LED and PWM

Hello Everybody

I am a complete newbie to Arduino and infact programming :P. I bought the starter kit and have been tinkering with it for quite sometime now and I have a basic question which has been puzzling me like anything.

I read about PWM and tried to replicate the dimming of a LED using arudino. The question I have is: What is the difference between the 2 codes I have written. I can clearly see the difference but not able to fully understand how it is actually happening.

  1. Lighting a LED to full brightness
int led =2 ;

void setup {
pinMode(2,OUPUT);
}

void loop {
digitalWrite(led,HIGH);
delay(1);
digitalWrite(led,LOW);
delay(1);
}
  1. Lighting a LED ,dimmed
int led =2 ;

void setup {
pinMode(2,OUPUT);
}

void loop {
digitalWrite(led,HIGH);
delay(1);
digitalWrite(led,LOW);
}

Ok, after racking my brain I came to this conclusion: In the first case, the led is switched on at t=0 and then after being lit for 1 ms, it turns off and after 1 ms is turned on again and the cycle repeats. In the second case, the LED is lit at t=0 and then after being lit for 1 ms is turned off but since the delay is missing (as compared to the first case) and the loop repeats, it is again turned on quickly and thus this repeats. Attached is a voltage vs time graph for the two cases that I could draw.

I have no idea whether my reasoning is correct or not, but I still could not figure out how does the LED get dimmed. Although I understood PWM, but the fact that LED brightness could be controlled by limiting its time for lighting is something I cannot comprehend.

Would be glad to get any help on this. I am confused totally :confused: I am new to this, please be polite :stuck_out_tongue:

Thanks!

What happens is that your eye integrates the flashing into a brightness equal to the average time the LED is on. So what you are missing is the way a human eye works. The ratio between the on time and the off time determine the brightness. On code 1 try making only one of the delays 5 and the other 1, then swap them over, can you predict the result?

With code 1 what you call full brightness is not as bright as if you never turn it off.

PS. How is the LED wired up? There are two ways to do it. One lights up the LED on a HIGH and the other on a LOW.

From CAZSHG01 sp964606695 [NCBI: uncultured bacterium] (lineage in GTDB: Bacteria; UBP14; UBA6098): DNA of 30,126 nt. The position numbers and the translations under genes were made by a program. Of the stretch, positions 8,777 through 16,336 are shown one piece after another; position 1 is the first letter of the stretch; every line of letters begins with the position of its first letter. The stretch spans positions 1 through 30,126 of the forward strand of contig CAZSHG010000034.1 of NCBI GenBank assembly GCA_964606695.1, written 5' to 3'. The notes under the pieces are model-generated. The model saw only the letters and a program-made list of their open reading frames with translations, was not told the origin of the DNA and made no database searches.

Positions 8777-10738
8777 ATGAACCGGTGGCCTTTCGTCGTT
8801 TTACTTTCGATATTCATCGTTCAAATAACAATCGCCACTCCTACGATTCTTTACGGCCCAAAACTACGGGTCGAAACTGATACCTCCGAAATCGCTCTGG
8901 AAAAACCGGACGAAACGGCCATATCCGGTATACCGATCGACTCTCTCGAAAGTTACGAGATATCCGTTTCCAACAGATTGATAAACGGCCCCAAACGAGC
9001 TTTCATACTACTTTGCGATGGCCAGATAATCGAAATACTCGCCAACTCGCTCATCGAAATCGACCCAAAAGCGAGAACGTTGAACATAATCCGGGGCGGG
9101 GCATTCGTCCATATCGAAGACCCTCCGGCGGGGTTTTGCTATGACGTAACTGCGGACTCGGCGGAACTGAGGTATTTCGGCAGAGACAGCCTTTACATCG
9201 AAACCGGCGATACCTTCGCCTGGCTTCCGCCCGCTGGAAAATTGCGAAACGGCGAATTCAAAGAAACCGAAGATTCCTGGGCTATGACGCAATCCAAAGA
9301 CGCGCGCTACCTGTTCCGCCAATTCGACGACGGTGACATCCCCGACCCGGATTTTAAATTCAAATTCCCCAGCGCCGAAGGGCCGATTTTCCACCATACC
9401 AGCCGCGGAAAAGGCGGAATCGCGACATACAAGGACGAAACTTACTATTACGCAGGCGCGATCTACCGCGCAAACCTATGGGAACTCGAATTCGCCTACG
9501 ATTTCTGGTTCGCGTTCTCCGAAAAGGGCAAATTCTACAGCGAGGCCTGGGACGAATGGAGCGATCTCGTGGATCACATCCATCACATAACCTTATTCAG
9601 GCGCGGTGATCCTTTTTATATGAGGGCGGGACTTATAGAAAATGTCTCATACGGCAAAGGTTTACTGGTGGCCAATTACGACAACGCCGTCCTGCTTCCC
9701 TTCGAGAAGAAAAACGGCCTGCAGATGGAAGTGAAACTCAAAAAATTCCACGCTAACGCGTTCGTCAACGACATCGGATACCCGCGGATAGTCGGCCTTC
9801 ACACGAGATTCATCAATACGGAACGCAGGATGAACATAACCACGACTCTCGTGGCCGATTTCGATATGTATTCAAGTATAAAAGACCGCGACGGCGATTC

Hello Grumpy_Mike

Thanks for the reply.

I am trying to understand your statement and I actually read about human eye and its working (persistence of vision etc..), a couple of questions cropped up:

  1. Does it take some time for a LED to reach its full brightness (whatever that value be)?

  2. The fact where I am getting confused is that there are two ways (as far as I have read) to control the brightness of a LED - you either change the current or you change the duration for which it glows. Now I think that if by changing the time for LED to glow, you can vary the brightness, then that means LED achieving its full brightness has a time factor involved, so thus you reduce the time available for it to glow fully and thus reduce its brightness. However, I guess, its not the case and its something to do with eye, like you are saying. Pretty confusing :/

  3. Yes, actually I did fumble with LED wiring too. When I just connect the LED and use the digitalwrite(led,LOW), it glows, and when it is digitalwrite(led,HIGH), it doesnt.. So I am working to resolve this now.

Apologies, these might be basics, but I just cannot move ahead with such doubts, hence struggling :)

Thanks!

It takes time for an LED to a achieved full brightness, but this is way way shorter than any time we are talking about here so for practice purposes you can think of it coming on the instance power is applied to it.

Yes you can change the brightness of an LED by those two methods. But the in off method has nothing to do with the LED coming up to brightness, it is purely a function of the eye.

Yes there are two ways to wire the LED and resistor, from the output to +5 or from output to ground. There is nothing to resolve here both work. The connection to 5V is called sinking current and the othe called sourcing current.

Hi Grumpy_Mike

I guess, I understood now what you are trying to say. So its like this:

  1. As you said, neglecting the time taken by the LED to reach its full brightness (its instant), the reason why the on-off times for LED affects the brightness is because of the time to which our eyes are exposed to the light. Lesser the time, less brightness as perceived by the eye and vice versa. Am I right?

  2. I did what you told me, make one delay 5 and the other 1 and swap them, In one case, I have the LED brighter and the other case its dimmer. So, the difference between the two cases is that in the first one, when the first delay is 5 and the other is 1, the ratio of on and off is 5 and hence brighter and in the second case after swapping, the ratio is 0.2, thus dimmer. Is this the correct interpretation ? And considering PWM also, then this interpretation should be valid because, the duty cycle relates the average times (ratio) for on and off (through average voltage) and hence the brightness can be adjusted?

  3. And yes, I got that LED wiring thing. Earlier, I had the output on negative and now it works fine (with HIGH it is on) as I have the output on positive.

Could you please clarify if my conclusion is correct.

Thanks! :)

  1. ..... Lesser the time, less brightness as perceived by the eye and vice versa. Am I right?

Yes.

  1. ...... Is this the correct interpretation ?

Yes.

I think you've got it. :)

Thank you so much Grumpy_Mike! :slight_smile: :slight_smile:

And exploring and learning with Arduino continues … :smiley:

And exploring and learning with Arduino continues ............... :D

And in truth it never ends and is always most satisfying.

Grumpy_Mike: And in truth it never ends and is always most satisfying.

Agreed Sir ;) :)